Follow our checklist’s 6 steps to maximize the potential of your small business loan application, and secure the financing your business needs to flourish.
1. Check Your Business and Personal Credit Rating
Your ability to get a bank loan, as well as that loan’s interest rate and other loan terms, will be driven in part by your business and personal credit ratings–so you’ll want to know this information in advance.
Three separate companies compile credit reports:
Under Federal law, you’re entitled to a free credit report from each of the three major reporting agencies once per year. Get your free credit reports at www.annualcreditreport.com or by calling 1-800-322-8228.
Review the reports carefully and look for inaccuracies. If you see an error, you have the right to have it corrected. Notify the relevant credit reporting agency within 30 days of receiving your report.
Make sure your credit report is accurate before you apply for a small business loan to avoid any missed opportunities or sticky situations.
All three major credit rating agencies use the FICO system for scoring credit ratings, which follows this rubric:
- Excellent: 750+
- Good: 700-749
- Fair: 650-699
- Poor: 600-649
- Bad: Below 600
2. Assemble All Relevant Business Documents
The process of assembling all of the necessary business documents and disclosures for your small business loan application will take a lot of time and energy. So that you can be ready to move quickly once you start working with lenders, you should assemble all of those documents before you start applying for a loan.
Some of the documents will need to be notarized, and others must be originals rather than photocopies. You’ll want to check with your lender or lenders about their specific business loan requirements to that you can take care of these in advance.
Document requirements vary from lender to lender. You might have one or two unexpected requests, but if you’re prepared with the following documents, you’re most likely covered:
- Personal and Business Income Tax Returns (from the past 2 years)
- Property, Business, Sales, Municipal & Other Tax Statements
- Business Overview & History
- Income Statement
- Profit & Loss Statement
- Business Organization Documents: Articles of Incorporation & Shareholders Agreement (if any), LLC Agreement, Partnership Agreement
- All Relevant Business Licenses, Permits & Approvals
- Payroll records (previous 6 months)
- All Title Deeds to Real Estate Owned by the Business
- Bank Statements (previous 6 months)
- Evidence of Accounts Receivable
- Leases on All Business Premises
- Title Deeds on Personal Real Estate Possible for Collateral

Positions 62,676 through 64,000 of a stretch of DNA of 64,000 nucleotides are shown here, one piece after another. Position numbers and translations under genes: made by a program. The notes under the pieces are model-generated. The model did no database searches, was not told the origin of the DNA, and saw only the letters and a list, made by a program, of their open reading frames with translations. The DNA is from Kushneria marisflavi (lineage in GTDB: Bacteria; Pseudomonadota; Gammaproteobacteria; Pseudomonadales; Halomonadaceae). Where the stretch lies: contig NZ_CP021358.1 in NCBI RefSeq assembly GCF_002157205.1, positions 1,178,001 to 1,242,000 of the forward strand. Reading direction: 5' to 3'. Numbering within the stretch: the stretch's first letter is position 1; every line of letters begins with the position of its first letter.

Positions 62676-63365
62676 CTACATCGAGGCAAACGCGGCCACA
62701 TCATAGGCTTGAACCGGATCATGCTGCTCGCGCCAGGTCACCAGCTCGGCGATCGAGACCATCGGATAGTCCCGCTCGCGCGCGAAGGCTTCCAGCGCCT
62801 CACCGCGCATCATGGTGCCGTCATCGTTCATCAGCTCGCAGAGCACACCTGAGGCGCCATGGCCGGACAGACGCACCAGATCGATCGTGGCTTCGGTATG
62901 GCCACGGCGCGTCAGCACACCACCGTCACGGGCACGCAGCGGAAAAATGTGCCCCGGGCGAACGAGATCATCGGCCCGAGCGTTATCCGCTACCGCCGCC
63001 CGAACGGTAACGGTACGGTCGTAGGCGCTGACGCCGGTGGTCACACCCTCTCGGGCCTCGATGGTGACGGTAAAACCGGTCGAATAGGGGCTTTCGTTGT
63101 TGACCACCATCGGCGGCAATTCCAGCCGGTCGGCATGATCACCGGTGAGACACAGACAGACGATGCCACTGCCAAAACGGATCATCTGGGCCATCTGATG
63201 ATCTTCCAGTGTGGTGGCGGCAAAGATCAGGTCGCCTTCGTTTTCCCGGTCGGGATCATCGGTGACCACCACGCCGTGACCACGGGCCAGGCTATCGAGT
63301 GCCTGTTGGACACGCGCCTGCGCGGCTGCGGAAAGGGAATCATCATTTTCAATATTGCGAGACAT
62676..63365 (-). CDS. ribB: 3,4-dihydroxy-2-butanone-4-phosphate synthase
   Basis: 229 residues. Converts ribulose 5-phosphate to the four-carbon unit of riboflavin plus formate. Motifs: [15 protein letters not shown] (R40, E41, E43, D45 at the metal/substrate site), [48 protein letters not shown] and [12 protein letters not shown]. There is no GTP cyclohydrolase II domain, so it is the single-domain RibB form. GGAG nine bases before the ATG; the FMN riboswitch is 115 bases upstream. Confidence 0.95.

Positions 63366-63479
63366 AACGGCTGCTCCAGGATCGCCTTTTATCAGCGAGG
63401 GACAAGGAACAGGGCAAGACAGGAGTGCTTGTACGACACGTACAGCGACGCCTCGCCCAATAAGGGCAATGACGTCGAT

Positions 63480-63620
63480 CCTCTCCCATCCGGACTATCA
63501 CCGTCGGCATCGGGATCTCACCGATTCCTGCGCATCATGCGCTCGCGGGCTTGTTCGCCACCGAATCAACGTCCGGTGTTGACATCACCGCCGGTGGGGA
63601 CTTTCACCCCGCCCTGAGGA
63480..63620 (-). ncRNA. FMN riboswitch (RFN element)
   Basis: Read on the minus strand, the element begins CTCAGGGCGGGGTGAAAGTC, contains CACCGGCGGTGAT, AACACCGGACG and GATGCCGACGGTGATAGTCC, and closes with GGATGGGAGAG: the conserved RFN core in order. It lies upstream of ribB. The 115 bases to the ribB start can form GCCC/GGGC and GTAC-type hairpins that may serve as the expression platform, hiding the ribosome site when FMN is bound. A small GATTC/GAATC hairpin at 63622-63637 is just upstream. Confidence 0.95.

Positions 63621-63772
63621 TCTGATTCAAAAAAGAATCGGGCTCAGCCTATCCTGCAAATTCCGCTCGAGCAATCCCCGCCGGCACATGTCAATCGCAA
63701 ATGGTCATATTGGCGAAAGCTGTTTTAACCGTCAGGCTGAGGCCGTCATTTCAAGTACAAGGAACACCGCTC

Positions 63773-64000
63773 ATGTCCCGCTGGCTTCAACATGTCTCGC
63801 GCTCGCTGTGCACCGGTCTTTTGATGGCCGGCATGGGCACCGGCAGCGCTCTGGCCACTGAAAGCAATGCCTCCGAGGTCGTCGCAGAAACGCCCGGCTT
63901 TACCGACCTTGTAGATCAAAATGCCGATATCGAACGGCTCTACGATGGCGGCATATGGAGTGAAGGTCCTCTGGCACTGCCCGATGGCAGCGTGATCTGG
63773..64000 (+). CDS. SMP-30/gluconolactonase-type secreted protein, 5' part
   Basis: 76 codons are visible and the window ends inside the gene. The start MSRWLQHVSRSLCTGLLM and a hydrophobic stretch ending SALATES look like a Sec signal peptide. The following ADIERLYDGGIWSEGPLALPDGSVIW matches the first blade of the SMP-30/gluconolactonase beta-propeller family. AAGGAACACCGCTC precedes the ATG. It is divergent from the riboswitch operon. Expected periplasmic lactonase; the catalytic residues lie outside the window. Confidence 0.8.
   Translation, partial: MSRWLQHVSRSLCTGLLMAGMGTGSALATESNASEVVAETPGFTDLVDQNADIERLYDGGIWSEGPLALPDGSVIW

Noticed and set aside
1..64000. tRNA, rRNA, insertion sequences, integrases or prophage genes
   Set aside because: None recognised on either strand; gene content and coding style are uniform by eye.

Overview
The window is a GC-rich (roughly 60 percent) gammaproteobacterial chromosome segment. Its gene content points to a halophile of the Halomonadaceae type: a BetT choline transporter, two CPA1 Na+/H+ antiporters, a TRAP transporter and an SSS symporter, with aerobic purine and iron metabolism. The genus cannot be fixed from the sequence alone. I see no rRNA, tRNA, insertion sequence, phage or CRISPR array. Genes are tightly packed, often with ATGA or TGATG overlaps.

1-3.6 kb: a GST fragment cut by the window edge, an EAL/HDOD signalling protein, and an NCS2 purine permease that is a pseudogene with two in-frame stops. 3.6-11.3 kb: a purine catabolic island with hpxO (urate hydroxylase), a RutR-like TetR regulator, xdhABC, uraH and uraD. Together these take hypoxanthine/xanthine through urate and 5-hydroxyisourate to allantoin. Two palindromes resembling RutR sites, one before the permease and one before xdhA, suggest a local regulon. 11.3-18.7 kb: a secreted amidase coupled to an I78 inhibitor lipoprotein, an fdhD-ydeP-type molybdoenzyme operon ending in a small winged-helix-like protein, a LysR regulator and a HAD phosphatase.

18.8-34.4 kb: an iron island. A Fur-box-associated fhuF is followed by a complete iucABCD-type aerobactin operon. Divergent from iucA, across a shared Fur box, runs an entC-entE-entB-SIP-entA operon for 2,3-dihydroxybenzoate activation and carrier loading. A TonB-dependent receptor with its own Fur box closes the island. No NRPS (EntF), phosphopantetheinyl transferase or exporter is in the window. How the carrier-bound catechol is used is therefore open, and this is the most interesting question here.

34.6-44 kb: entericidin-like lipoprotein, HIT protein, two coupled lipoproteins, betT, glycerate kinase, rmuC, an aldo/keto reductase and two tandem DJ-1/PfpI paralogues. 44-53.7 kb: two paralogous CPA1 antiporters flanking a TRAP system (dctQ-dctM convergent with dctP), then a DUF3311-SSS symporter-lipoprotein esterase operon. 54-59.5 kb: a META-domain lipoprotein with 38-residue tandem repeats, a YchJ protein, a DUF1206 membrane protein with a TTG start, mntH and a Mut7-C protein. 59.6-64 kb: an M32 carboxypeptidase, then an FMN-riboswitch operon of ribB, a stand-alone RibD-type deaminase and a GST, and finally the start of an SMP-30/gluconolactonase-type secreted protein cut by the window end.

- Full Disclosure of any Adverse Regulatory, Tax or Government Enforcement Actions
- Disclosure of Any Liens Against Business Property
- Patents, Copyrights, and other Intellectual Property Rights
3. Fill out the Loan Application Form
Read the Loan Agreement very carefully before signing it. Pay particular attention to the terms relating to the Annual Percentage Rate (APR) charged for the loan.
Also, be very clear on late payment penalties and any term that allows for acceleration of the due dates for payments, as well as any prepayment penalties!
It’s essential that you understand the terms of the loan agreement. If you don’t feel absolutely comfortable, consider getting legal counsel.
Answer the initial qualification questions. The business loan application might ask about prior criminal convictions, recent denials of credit, bankruptcy filings, or late payments on other loans. Be complete and honest on these issues–lying might help your loan terms in the short run, but you’ll get found out, and the benefits aren’t worth the consequences.
Complete the Information section of the loan application, which typically features:
- Name (and any previous names)
- Home and Business Addresses
- Phone Number
- Length of Time in Business
- Email Address
- Social Security Number
The application will usually request personal financial information like your net worth, real estate owned, and so on–especially if the loan terms provide for recourse against you personally.
Often the loan application will request business references in a community where you’ve done business.
Sign the form and submit to the financial institution! Also, be aware that signing and submitting the application is your authorization to the lender to conduct a credit check.
4. Write Your Personal & Business Background Statements
Note: Although this isn’t required by many conventional lenders, assembling a personal and business background statement is a good idea. Many lenders like to see this type of information to gauge your expertise in your industry, or to add context to your application. It’s best to be prepared just in case!
Include all of your educational degrees, certificates, and professional licenses relevant to your business.